T.J. Kirkpatrick, Deseret News
SALT LAKE CITY — Most of the state's school boards have now approved budgets for the 2013-14 school year.
Tax increases have largely been avoided, but a combination of rising employee costs and decreases in federal funding have caused several districts to enact cuts by eliminating staff positions, imposing furloughs or reducing services.
The Utah Legislature funded a 2 percent increase in per-pupil funding during the most recent legislative session, but in most districts those additional state dollars were absorbed by the rising cost of retirement obligations for employees.
Here's a look at most of the districts along the Wasatch Front:
Alpine School District
The school board voted 5-2 to approve a $589 million budget that includes funding for regularly scheduled salary increases, commonly known as steps and lanes, a 1 percent cost of living increase and a one-time 1 percent payment for eligible employees, Alpine School District spokesman John Patten said.
The budget adds two additional days of professional development and 10 full-time teaching positions to reduce class sizes in the district.
A truth-in-taxation hearing will be held for the approved budget, but Patten said because the approved tax rate is lower than the current rate, many property owners will see a decrease in property taxes charged by the district.
Canyons School District
The school board on Tuesday approved a budget that funds steps and lanes, as well as a 0.5 percent cost of living adjustment for certified and administrative employees.
The budget does not include any significant departmental cuts.
"We had the federal sequestration, same as everyone else," district spokeswoman Jennifer Toomer-Cook said. "But we're filling in the holes as best as we can."
Davis School District
District spokesman Chris Williams said the tentative 2013-14 budget approved by the school board does not call for a tax increase. The budget funds steps and lanes for teachers as well as a 2 percent cost of living adjustment for classified employees and a 1.5 percent salary increase for administrative personnel.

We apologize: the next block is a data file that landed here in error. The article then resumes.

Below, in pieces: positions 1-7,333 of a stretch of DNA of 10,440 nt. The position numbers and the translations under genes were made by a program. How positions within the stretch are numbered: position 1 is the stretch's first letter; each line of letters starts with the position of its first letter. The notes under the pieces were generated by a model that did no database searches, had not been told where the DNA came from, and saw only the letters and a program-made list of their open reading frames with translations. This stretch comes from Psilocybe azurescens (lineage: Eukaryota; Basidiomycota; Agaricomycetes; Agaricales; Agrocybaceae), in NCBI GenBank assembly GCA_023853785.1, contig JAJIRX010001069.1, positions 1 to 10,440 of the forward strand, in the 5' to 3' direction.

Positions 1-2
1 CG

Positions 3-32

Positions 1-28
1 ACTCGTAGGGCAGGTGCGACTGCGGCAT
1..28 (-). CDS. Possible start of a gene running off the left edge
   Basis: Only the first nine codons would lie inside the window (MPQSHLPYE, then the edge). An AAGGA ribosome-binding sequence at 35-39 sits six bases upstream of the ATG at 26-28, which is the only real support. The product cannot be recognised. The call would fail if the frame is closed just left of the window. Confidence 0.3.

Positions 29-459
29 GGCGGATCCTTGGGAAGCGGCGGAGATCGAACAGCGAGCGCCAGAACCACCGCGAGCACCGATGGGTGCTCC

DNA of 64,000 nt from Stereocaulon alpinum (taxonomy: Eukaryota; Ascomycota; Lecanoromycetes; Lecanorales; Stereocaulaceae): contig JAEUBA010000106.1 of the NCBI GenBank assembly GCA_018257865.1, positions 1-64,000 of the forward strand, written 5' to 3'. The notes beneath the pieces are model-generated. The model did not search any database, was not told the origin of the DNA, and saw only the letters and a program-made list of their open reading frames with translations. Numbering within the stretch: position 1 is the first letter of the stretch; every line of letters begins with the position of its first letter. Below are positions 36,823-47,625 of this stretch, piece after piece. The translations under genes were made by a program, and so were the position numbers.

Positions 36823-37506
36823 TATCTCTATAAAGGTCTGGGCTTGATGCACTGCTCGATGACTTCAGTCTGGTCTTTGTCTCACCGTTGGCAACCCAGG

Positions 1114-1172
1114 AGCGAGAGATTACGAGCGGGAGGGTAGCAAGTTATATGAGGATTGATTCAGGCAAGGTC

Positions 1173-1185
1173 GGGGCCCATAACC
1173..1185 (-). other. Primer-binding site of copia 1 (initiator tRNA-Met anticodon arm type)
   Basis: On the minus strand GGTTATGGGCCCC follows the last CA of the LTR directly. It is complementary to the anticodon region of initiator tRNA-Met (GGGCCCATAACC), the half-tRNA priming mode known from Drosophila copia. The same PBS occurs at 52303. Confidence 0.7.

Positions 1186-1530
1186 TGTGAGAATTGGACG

While the budget does not impose departmental cuts, all district employees are required to take a one-day furlough during the academic year.
"We don't want to impact kids necessarily, so it's not a classroom day, it's a professional day," Williams said.
Williams also said there is potential that full-time positions vacated by employees who retire or leave for other reasons could be transitioned into part-time positions as a cost-saving measure.
Granite School District
The tentative budget approved by the Granite School Board does not call for a tax increase and includes a 0.33 percent cost of living adjustment for employees in addition to funding steps and lanes, according to district spokesman Ben Horsley.
Horsley said the board was facing a $500,000 deficit, which is recouped in the budget through the elimination of several district-level positions.
"That was done through retirement and attrition so nobody was laid off," he said. "The emphasis and the intent of the board was to hold the classroom harmless, and this budget does that."
Jordan School District
- Ex-EFY counselor sent to prison for sex with...
- Utah's first family of rodeo: Riding buckin'...
- Man who killed fiancee ordered to serve 1...
- Biskupski calls for resignations of nearly...
- Men and women: Understanding the wage gap is...
- Olene Walker, "one of Utah's finest public...
- Police: Intruder attacks homeowner with...
- UHP welcomes back Kotter, a trooper shot 4...
- Men and women: Understanding the wage... 34
- Olene Walker, "one of Utah's finest... 15
- Man steals woman's boarding pass,... 13
- The new Thanksgiving tradition: A quick... 11
- MTC missionaries spend Thanksgiving... 11
- Utah liquor consumption is up, but... 8
- Recruiting crisis? UHP, other agencies... 7
- Tanker crash sends oil into Provo River... 6